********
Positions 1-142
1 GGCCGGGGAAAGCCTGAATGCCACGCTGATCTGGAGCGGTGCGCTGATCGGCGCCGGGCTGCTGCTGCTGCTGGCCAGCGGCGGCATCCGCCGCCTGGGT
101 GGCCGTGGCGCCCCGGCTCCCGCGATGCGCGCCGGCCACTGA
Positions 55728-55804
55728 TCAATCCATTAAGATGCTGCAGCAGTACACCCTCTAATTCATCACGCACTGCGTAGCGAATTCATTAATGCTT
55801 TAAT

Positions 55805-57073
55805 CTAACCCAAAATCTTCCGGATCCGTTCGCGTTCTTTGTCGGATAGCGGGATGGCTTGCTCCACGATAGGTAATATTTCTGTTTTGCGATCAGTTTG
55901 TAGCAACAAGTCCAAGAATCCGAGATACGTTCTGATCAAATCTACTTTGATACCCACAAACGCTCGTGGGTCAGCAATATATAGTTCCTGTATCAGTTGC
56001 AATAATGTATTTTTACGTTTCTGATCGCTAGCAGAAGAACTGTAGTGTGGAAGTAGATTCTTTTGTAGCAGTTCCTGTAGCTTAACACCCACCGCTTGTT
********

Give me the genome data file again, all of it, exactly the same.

Positions 1-142
1 GGCCGGGGAAAGCCTGAATGCCACGCTGATCTGGAGCGGTGCGCTGATCGGCGCCGGGCTGCTGCTGCTGCTGGCCAGCGGCGGCATCCGCCGCCTGGGT
101 GGCCGTGGCGCCCCGGCTCCCGCGATGCGCGCCGGCCACTGA
Positions 55728-55804
55728 TCAATCCATTAAGATGCTGCAGCAGTACACCCTCTAATTCATCACGCACTGCGTAGCGAATTCATTAATGCTT
55801 TAAT

Positions 55805-57073
55805 CTAACCCAAAATCTTCCGGATCCGTTCGCGTTCTTTGTCGGATAGCGGGATGGCTTGCTCCACGATAGGTAATATTTCTGTTTTGCGATCAGTTTG
55901 TAGCAACAAGTCCAAGAATCCGAGATACGTTCTGATCAAATCTACTTTGATACCCACAAACGCTCGTGGGTCAGCAATATATAGTTCCTGTATCAGTTGC
56001 AATAATGTATTTTTACGTTTCTGATCGCTAGCAGAAGAACTGTAGTGTGGAAGTAGATTCTTTTGTAGCAGTTCCTGTAGCTTAACACCCACCGCTTGTT